England, 1235 (then Iceland, Greenland, France, Italy and the Greek islands)
There was a ghastly whistling sound, and then the deacon's blood burst from his neck in a thick roiling jet that hit me full in the chest. I staggered back, burning liquid in my eyes, in my hair, my mouth, running down inside my habit. There was a full-bodied reek of salt and iron and I gagged, spinning away in my soaking robes, the hot gore seething against my skin as it trickled down my back, under my arms and into the hair between my legs. The dead man in Sir Hugh's arms whistled once more, an empty squeak that ended in a forlorn burble. I could see, as if through a red gauze, Sir Hugh still holding the deacon under the chin so that the weight of the corpse dragged its slashed throat apart into a vast wound in which secret things were revealed, white, yellow, red, like the inlaid patterns in the altar steps. I thought I saw the flap between head and torso stretch like dough in a baker's hands, then I was running down the nave half-blind, blood squelching between my toes at every step. Behind me I could hear Sir Hugh's voice echoing in the cavernous shadows. He was laughing, a great, warm laugh full of ease and pleasure. 'Stop,' he called, happily. 'Come back, Petroc! What a mess you've made! What on earth made you do such a thing?'
This novel could have been titled "The Sucker's Tale".
When the book opens, a villainous ex-Templar now employed as a bishop's steward (which, here at least, means minder/enforcer) is looking for someone to be the patsy. He finds one in the innocent and naive young student priest, Brother Petroc.
Next thing we know, Petroc is on the run accused of committing a horrifying murder. Everywhere he turns he finds people either already involved in the scheme or swiftly drawn into it by his presence.
Yet Petroc proves, under pressure, to be less of a sucker tham the one-time Templar Sir Hugh de Kervezy had anticipated.
He escapes on board a ship, and Sir Hugh is obliged to pursue him across the cold, dark North Atlantic (the Sea of Darkness) then back and down to the Mediterranean and eventually to the Isles of Greece, where the final confrontation between them occurs.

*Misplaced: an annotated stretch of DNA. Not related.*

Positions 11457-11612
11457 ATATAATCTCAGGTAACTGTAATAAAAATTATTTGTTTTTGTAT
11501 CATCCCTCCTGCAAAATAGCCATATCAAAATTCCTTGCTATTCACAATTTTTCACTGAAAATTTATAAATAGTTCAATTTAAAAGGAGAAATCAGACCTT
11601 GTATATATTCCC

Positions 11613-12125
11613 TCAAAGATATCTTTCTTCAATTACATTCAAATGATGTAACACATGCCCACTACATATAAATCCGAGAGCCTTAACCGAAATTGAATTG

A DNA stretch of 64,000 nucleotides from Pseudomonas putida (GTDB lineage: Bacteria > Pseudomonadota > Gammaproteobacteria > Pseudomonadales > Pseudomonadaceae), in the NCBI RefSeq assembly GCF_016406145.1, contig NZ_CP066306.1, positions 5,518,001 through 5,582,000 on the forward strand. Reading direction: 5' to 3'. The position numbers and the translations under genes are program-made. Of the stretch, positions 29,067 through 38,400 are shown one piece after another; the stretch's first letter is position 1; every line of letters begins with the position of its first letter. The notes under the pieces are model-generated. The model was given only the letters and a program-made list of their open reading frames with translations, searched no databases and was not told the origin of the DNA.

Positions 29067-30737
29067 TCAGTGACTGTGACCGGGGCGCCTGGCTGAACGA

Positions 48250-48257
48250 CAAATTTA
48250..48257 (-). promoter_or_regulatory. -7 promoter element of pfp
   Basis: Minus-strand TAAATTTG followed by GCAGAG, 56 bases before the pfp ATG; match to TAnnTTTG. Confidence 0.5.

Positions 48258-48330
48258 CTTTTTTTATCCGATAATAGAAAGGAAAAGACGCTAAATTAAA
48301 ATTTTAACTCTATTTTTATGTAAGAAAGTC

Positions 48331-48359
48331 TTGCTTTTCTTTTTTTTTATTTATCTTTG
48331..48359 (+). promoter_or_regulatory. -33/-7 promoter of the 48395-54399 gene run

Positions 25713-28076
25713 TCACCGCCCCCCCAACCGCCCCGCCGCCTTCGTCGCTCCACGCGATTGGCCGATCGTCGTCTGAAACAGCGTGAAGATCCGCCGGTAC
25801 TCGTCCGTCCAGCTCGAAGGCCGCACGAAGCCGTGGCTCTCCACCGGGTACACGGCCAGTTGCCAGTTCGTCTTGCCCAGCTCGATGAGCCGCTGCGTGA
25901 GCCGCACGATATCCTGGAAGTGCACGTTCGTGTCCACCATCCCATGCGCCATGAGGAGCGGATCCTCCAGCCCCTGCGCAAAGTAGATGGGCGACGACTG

It is not just a page-turner though, it is well set in its period and also often made me stop and think. Like when Petroc's more streetwise friend and fellow-student observes that the bishop "is no priest, he's a lord, and a rich one. Interests, brother. They need to be protected. By people like the steward."
Or speaking of Greenland: "A sad place, too near the world's edge for people to settle comfortably. In times past it was safe and green, but this age of the world is turning cold, and they freeze, little by little, year by year. [...] The chill is creeping over the land ..." We are usually informed that the name "Greenland" was Lief Ericsson's way of conning people into going there as settlers. But what if that were not so? That Greenland did use to be green ... Climate change I believe in, of course. I'm just not so sure about global warming ...
But back to the book. Yes, it's a great read. The copy I have here in front of me has been on my bookshelf for years, but I notice second-hand copies are going cheap, and it is now also available on Kindle.